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I am trying to use some Tandy 1000 drives with a SuperCard Pro and have encountered some anomalies using them as "standard" floppy drives. It appears that with the original (or at least, working and as the machine came to me) jumper settings the motor of the 5.25" drive set as DS0 does not run while everything else does.

That is, when SCP tries to use it the LED of the drive comes on, and the head seeking steppers respond. But the spindle motor does not spin. Some further testing is a bit inclusive but it appears that with the default settings the first drive's motor only comes on when the second (DS1) drive is in use.

My question here is about the floppy drive controller (FDC) on the Tandy 1000 itself: does it have any special behaviors that are relevant to drive selection and the motor enable features? It uses a straight-through/non-twisted cable and so I sort of expected it to fully use the drive selection wires but it seems maybe the drive expects the motor controls to be a little different?

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    The Tandy 1000 technical manual includes a direct copy and paste of Intel's 8272A datasheet (albeit a copy that it marked 'preliminary' in the top right). That's the usual PC chip, with DS0 and DS1 outputs selecting a drive plus HDL indicating 'head load' as a proxy for motor control. Though it's always possible that Tandy does something else odd, like transposing DS0 and DS1, or something like that? – Tommy Jan 14 at 17:43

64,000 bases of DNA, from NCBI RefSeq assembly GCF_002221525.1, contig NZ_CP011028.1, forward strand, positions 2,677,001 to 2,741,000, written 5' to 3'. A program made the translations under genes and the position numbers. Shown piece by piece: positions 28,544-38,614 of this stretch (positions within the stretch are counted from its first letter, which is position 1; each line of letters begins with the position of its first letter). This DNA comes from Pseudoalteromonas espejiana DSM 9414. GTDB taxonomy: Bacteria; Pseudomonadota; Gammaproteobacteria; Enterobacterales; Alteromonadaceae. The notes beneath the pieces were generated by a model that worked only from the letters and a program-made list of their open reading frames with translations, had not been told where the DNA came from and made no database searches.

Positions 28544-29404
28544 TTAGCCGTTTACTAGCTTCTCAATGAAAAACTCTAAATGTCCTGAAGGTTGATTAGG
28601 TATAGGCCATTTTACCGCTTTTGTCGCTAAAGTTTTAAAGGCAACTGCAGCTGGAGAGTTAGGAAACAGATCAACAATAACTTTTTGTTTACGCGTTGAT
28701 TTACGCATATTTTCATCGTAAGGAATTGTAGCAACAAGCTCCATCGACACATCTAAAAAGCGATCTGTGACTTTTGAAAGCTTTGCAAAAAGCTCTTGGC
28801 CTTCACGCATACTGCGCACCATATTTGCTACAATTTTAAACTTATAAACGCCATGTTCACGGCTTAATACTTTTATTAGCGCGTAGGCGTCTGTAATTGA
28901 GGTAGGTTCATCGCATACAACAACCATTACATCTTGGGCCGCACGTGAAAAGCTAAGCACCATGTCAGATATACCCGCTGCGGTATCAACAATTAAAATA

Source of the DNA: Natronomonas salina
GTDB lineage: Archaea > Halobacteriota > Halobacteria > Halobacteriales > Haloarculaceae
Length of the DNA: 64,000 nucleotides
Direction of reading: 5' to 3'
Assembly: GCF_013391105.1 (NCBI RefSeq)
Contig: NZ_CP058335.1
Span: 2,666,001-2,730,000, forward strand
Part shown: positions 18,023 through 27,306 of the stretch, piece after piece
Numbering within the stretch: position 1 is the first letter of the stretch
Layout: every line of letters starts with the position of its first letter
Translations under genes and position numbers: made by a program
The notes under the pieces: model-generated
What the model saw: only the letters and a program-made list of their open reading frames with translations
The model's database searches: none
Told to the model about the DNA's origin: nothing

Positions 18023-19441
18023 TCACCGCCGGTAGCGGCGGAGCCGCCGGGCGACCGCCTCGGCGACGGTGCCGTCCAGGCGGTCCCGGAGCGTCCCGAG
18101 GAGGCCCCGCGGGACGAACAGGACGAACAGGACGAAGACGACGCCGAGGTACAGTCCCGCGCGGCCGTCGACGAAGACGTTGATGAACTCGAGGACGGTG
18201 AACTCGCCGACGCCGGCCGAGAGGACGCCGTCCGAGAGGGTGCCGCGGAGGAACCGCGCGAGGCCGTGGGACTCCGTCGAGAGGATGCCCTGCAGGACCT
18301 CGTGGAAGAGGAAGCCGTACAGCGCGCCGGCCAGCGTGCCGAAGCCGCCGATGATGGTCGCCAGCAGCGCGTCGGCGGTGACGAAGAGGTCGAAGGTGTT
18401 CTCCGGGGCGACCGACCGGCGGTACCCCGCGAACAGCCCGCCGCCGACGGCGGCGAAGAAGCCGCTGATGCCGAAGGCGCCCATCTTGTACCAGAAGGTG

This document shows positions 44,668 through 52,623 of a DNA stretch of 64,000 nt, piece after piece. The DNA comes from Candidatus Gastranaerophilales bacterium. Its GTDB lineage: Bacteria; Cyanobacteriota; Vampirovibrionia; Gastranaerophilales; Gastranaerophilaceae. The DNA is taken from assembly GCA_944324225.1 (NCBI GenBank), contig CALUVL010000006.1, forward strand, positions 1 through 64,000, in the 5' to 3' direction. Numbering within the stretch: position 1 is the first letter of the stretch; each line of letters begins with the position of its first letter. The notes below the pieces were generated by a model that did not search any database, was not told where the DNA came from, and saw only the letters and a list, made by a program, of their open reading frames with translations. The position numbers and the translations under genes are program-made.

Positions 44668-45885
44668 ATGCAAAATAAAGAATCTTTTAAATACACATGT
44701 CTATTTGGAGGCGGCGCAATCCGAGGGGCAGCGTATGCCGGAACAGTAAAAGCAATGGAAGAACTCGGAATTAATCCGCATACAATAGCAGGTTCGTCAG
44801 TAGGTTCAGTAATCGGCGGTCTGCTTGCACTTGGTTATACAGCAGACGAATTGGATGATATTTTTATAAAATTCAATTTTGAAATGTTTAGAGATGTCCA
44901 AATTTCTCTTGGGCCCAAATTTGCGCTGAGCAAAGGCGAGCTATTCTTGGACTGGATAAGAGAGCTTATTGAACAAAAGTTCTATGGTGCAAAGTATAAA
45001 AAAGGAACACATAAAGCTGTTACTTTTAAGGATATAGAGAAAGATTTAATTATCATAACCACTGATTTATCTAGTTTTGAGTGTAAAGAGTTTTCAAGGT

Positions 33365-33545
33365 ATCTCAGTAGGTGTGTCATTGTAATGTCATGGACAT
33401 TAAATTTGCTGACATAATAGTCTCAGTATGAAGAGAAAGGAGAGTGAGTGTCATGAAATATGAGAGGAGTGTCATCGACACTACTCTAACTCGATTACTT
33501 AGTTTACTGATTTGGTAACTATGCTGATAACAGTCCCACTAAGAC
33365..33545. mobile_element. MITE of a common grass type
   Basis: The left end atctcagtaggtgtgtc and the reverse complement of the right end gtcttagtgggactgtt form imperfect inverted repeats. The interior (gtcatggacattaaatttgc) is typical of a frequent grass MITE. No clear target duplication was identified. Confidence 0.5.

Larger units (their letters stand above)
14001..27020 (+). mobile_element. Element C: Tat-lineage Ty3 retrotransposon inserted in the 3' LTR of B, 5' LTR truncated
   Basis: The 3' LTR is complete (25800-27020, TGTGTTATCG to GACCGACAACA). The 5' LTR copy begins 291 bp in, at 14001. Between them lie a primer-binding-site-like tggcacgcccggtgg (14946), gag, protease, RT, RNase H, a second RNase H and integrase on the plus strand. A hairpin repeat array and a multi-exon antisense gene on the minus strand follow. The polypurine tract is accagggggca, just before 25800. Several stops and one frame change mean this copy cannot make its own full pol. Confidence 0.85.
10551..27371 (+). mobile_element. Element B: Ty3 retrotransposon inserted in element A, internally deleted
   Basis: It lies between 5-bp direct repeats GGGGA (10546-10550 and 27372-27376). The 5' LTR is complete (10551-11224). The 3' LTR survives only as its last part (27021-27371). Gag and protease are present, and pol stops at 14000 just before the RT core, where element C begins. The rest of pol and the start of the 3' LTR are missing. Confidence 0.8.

• IBM PC standard floppy drives are set to DS1 and the twist in the cable determines which drive is which. I don't know if Tandy 1000 drives are supposed to be different. retrocomputing.stackexchange.com/questions/5535/… – Ross Ridge Jan 14 at 21:47
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    The Tandy 1000 used a straight-through cable (no twist trick), and at least on my machine the drives appear to be jumpered for DS0 and DS1 individually. – natevw Jan 14 at 23:58
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    Apparently though your SuperCard Pro requires a "PC floppy drive", not a "Tandy Drive". You might have better luck setting the drives to DS1 and using a twist cable. – Ross Ridge Jan 15 at 1:18
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    The jumper settings on floppy drives are pretty obscure, so maybe the 5.25" drive wasn't really set to DS0 or something? – Ross Ridge Jan 16 at 19:50

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